Charles Arthur, from Guardian Unlimited released an article about the 1% rule, which uncovers some suprising statistics about users in the Web 2.0 world. Basically, only 1% of users will contribute content to an application or website while only 10% of users will comment or offer improvements. The other 89% will simply look at it. This is seen at YouTube, where there are “1,538 downloads per upload and 20m unique users per month”, and at Wikipedia, where an estimated 70% of articles are written by 1.8% of the users.

This figure may be frightening to web businesses that rely solely on user generated content or developer interaction. They’re essentially competing for a fraction of the 1% of traffic out there that’s willing to actively contribute anything to any cause. I believe this adds to the importance of reaching early adopters and technologically savvy users early in an application’s life. We’ve also noticed that active bloggers seem to play around with products and experiments a little more than the average user.

If your application isn’t driven by user created content, maybe allowing users to help out isn’t such a bad idea., for example, is experiencing success with their application sharing program, AppExchange. In order to get the builders building, they offer a share of the profits and some name recognition in exchange for applications that Salesforce users can quickly download and integrate into their workflow. It seems to be doing pretty well. Even though there are only 280 applications, tens of thousands of users have downloaded the pre-made apps. If you can somehow tap in to the 1% of your builders effectively to create content 89% of your users want, you might be on to something.

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Chris Campbell

The 1% Rule by Chris Campbell

This entry was posted 4 years ago and was filed under Notebooks.
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  1. Michael Luu · 4 years ago

    Interesting data… IMHO, I think the low number of participants can be contributed to two factors. First: how much they care about the subject itself, second: the barrier to entry/learning curve. I think flickr is a good example for lowering the learning curve. Granted, their model is fairly simple (upload a photo) but through their API, there are now workflows for almost any user to easily post images to their flickr account. Wikipedia on the other hand is quite daunting for the average user. Learning custom wiki markup of how to use their visual editor takes a time investment that our attention deficit populus can’t muster.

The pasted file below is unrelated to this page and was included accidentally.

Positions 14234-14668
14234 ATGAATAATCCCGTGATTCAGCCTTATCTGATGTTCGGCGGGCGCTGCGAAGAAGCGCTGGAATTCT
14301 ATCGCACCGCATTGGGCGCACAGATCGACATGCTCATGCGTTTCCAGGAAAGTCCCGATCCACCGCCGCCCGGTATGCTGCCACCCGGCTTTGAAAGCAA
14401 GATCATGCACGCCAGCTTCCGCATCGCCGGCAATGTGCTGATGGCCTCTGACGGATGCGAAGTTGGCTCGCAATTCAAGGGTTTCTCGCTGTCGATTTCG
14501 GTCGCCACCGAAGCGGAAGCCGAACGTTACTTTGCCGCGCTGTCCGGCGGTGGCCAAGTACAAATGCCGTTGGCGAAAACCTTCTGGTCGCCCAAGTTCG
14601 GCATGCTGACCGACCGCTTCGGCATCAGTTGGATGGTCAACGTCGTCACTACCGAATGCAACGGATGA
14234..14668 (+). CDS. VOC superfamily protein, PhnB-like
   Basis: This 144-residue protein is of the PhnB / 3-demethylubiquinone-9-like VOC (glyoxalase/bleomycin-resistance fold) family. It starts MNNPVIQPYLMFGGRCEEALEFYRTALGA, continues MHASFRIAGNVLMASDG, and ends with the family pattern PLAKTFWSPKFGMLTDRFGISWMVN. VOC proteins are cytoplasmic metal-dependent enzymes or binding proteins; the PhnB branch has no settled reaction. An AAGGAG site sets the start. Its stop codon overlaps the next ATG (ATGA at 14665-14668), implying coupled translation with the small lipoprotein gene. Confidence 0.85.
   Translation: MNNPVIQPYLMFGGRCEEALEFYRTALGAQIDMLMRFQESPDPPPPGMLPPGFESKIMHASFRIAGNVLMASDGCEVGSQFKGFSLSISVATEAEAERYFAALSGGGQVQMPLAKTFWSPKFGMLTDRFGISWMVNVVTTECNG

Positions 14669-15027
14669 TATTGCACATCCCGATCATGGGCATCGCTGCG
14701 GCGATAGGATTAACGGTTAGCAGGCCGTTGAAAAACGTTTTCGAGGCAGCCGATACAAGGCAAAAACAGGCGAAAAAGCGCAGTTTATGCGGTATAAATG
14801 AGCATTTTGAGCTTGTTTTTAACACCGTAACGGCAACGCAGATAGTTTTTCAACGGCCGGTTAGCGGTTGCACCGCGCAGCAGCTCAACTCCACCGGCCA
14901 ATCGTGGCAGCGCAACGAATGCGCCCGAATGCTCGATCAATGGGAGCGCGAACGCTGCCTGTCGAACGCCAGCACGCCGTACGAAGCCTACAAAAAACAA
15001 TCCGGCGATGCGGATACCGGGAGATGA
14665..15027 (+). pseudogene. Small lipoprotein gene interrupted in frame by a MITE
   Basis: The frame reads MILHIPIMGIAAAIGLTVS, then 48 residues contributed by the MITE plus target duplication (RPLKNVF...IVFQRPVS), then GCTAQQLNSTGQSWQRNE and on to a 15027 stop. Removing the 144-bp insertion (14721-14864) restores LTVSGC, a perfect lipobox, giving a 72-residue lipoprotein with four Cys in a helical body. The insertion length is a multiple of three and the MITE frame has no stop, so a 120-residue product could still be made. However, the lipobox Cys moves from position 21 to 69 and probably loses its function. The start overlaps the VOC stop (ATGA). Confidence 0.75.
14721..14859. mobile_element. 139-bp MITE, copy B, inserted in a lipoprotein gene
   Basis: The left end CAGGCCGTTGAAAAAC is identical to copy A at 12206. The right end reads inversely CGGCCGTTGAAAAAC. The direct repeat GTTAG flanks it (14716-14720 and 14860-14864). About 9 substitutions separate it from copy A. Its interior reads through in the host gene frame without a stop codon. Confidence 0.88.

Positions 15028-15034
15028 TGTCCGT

2. Jeff · 4 years ago

    This isn’t at all surprising to me. I’ve thought about it before at depth. Time is valuable. Incentive must exist. Om Malik wrote a good piece on this a bit back but I can’t seem to find the link. Or maybe I can’t be bothered to :)

  3. Leo · 4 years ago

    What the 1% rule says is right:

    …if you get a group of 100 people online then one will create content, 10 will “interact” with it (commenting or offering improvements) and the other 89 will just view it.

    But the conclusion, is wrong:

    …Only that you shouldn’t expect too much online….The trouble, as in real life, is finding the builders.

    The trouble is not “finding the builders”. Quite the contrary, with all the Web 2.0 stuff, people are more willing to try new things than before. You can see the proof, YouTube can live, without big budget marketing; Digg can, Flickr can, too. There’s no problem to attract “builders” if your service is good.

    The 1% rule only concludes that, like in the fire scene, most people just like to watch.

  4. Rob Grady · 4 years ago

    It would be interesting to see how these numbers have changed over time. While I have no data points, given the growth the social web over the last 18 months (i.e., it would appear that more users are willing to participate.

  5. AdamD · 4 years ago

    Don’t make the mistake that only 1% of the population will ever contribute any content. Remember that most Web sites don’t have a complete overlap in users, so 1% of my site plus 1% of your site should get us something greater than 1%.